For the defense, Faraj told a different story, one filled with emotion and revelations of his own. It was if the two antagonists were talking about events that happened in different times and places.
‘The story you just heard from Maj. Gannon was not made on November 19, 2005,’ Faraj countered. “When you hear the testimony of SSgt Wuterich” what he did or what he failed to do ” he was a squad leader who did the best he could on November 19.”
It was a battle, Faraj explained, the continuation of a year-long effort by US Marines to bring order to the chaos in Haditha that had already cost another Marine battalion dozens of lives. He recounted the gruesome deaths of six Marine snipers from a reserve infantry battalion from Ohio and the destruction of an amtrack from the same unit by an IED that took 12 Marine lives.
“On November 19, 2005, although not engaged, they fully expected contact,” Faraj said. “This was still a combat zone.”
The first witness to take the stand was retired US Army Col. Gregory A. Watt, the officer Multi-National Corps Iraq commander Gen. Peter W. Chiarelli sent to Haditha to discover whether charges of massacre and coverup made by Time magazine reporter Tim McGirk were true. McGirk was sending Army Public Affairs Officer Lt. Col. Barry Johnson and other officers excited reports of massacre at Haditha in which Marines reportedly hunted down Iraqi civilians like rabbits.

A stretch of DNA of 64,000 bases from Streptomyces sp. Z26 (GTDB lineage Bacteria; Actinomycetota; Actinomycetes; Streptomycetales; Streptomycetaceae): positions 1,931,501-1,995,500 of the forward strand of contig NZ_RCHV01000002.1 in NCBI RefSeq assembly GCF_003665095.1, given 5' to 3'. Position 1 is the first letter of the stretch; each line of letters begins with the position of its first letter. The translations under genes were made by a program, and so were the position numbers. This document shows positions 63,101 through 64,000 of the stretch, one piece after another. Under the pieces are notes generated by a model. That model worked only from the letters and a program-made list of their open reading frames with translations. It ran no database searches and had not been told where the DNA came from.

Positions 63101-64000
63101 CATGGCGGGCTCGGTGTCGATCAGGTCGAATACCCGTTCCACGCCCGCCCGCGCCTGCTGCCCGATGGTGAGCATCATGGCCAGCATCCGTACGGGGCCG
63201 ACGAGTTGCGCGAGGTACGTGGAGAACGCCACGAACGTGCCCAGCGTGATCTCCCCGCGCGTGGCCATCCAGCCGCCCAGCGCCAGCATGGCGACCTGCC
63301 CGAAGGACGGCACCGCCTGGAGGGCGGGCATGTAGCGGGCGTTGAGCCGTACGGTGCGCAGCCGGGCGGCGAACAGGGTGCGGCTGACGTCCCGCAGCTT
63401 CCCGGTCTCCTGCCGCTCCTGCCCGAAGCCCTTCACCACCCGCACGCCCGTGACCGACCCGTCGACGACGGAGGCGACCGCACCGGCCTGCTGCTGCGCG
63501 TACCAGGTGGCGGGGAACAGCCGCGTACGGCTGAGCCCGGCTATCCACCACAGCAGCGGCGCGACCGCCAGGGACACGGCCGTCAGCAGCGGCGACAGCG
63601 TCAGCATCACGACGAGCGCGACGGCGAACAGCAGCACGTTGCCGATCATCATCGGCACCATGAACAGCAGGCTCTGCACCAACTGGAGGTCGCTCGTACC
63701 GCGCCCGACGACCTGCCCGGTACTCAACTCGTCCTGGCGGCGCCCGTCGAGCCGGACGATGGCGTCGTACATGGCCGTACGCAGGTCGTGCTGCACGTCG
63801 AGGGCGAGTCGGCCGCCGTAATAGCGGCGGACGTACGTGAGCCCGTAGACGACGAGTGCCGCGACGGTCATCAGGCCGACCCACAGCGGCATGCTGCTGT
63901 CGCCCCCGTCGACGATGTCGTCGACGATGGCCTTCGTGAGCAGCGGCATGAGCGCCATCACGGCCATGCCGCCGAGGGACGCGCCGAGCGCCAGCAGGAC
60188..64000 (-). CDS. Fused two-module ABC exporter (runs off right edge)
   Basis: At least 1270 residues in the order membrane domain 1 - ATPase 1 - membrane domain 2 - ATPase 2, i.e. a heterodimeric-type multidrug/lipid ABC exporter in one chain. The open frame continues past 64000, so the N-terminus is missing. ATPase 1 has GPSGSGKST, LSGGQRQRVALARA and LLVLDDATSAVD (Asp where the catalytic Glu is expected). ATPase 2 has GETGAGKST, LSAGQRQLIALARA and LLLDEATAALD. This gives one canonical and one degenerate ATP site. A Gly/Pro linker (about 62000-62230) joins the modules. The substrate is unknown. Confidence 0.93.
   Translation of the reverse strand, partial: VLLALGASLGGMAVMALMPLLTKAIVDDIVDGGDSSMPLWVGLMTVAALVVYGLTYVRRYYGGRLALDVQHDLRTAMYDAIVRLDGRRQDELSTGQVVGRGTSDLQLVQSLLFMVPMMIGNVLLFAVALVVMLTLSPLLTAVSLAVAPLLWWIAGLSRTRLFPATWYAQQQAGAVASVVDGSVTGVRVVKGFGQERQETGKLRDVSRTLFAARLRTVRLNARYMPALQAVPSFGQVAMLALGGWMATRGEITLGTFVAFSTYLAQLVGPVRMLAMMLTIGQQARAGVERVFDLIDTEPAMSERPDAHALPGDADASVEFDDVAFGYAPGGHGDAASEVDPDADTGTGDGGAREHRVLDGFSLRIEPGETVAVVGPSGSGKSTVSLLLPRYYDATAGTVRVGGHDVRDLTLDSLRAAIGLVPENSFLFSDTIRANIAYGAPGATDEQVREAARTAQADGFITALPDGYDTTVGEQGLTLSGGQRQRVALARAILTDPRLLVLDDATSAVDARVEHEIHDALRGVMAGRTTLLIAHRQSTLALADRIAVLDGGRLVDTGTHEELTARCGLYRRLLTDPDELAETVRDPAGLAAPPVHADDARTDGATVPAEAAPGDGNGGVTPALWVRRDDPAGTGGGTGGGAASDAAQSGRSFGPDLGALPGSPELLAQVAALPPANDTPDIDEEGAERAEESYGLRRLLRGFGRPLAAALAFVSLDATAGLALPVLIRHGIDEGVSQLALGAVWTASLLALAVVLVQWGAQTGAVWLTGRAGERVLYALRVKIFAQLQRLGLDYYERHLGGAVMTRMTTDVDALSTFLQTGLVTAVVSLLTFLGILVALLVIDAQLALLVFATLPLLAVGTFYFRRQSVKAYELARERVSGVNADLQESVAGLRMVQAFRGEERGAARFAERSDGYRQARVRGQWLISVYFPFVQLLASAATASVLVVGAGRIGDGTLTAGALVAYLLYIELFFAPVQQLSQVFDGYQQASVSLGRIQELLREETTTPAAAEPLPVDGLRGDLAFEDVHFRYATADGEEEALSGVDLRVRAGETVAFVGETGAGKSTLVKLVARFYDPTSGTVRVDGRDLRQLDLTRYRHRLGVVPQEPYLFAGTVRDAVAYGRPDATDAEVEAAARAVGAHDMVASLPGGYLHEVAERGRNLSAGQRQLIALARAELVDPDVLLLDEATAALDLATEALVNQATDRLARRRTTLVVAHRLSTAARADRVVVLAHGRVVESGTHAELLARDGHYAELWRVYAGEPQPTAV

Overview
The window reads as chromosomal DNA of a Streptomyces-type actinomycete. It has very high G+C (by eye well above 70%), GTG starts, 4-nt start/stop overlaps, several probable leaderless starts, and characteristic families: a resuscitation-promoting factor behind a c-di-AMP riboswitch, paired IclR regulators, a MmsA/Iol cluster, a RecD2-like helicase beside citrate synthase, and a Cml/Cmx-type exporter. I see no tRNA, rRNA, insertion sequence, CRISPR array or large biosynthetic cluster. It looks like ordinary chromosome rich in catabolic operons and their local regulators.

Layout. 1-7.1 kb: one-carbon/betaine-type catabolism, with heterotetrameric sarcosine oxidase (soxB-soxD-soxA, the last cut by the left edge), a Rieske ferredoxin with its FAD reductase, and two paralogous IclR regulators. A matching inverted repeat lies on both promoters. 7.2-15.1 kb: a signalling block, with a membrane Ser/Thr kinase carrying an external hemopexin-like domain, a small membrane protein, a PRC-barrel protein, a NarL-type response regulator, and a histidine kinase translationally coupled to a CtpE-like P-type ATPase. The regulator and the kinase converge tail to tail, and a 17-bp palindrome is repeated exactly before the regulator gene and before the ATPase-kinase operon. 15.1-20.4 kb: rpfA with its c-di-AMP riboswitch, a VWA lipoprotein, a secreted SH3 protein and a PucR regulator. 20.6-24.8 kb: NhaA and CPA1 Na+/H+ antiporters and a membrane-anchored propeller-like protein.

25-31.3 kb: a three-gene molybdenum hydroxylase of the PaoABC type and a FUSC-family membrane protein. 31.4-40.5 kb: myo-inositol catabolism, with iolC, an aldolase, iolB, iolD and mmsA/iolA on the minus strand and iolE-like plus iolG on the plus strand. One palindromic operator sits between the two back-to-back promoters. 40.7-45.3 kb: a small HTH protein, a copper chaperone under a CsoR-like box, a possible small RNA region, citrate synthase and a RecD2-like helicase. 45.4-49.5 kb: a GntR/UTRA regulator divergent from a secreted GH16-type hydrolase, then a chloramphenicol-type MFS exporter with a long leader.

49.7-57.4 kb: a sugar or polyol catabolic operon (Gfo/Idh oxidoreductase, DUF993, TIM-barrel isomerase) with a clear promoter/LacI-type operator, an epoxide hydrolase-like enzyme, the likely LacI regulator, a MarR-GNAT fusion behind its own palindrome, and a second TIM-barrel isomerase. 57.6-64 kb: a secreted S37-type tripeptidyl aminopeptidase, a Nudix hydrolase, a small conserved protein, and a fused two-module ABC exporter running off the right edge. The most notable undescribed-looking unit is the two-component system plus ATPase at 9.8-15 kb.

The US military had an image to uphold and hunting down innocent Iraqis in retaliation for killing Marines was not part of the public relations program. Coming from a reporter who worked for arguably one of the most influential news magazines in the country made the situation serious indeed.
Watt said he went to Haditha to conduct an Article 15-7 ‘informal Investigation’ to determine if there was any merit to McGirks remarkable histrionics. If there was, Chiarelli intended to institute Article 32 pre-trial proceedings to determine if any crimes had been committed. (Read The Watt Investigation Report on Haditha.)
Gannon used the opportunity to once again drive home his theme that Wuterich alone was responsible for the civilian’s unfortunate deaths.
“I told them to shoot first, ask question later,” Wuterich reportedly told the colonel.
“I remember it specifically,” Watts added. “Talking about his fire team that cleared south, the forced entry, hostile environment, returned fire with M-203 (40mmm grenade launcher). They formed a four-man stack, entered the houses.”
Perhaps the most significant testimony Watts offered was telling the panel that Wuterich used the word ‘I,’ denoting personal responsibility. ‘He said shoot first and ask questions later. I will deal with it later,’ and ‘My Marines did what I told them.’
After a three hour interview Wuterich signed the damning document and went back to work. Little did he know that he had just started a chain of events that would change the way the marine Corps fights its battles.
Testimony continues tomorrow.
Diagram of House Number 2 from the NCIS investigation:
Nathaniel R. Helms
Defend Our Marines
9 January 201
Note: Nat Helms is a Contributing Editor to Defend Our Marines. He is a Vietnam veteran, former police officer, war correspondent, and, most recently, author of My Men Are My Heroes: The Brad Kasal Story (Meredith Books, 2007).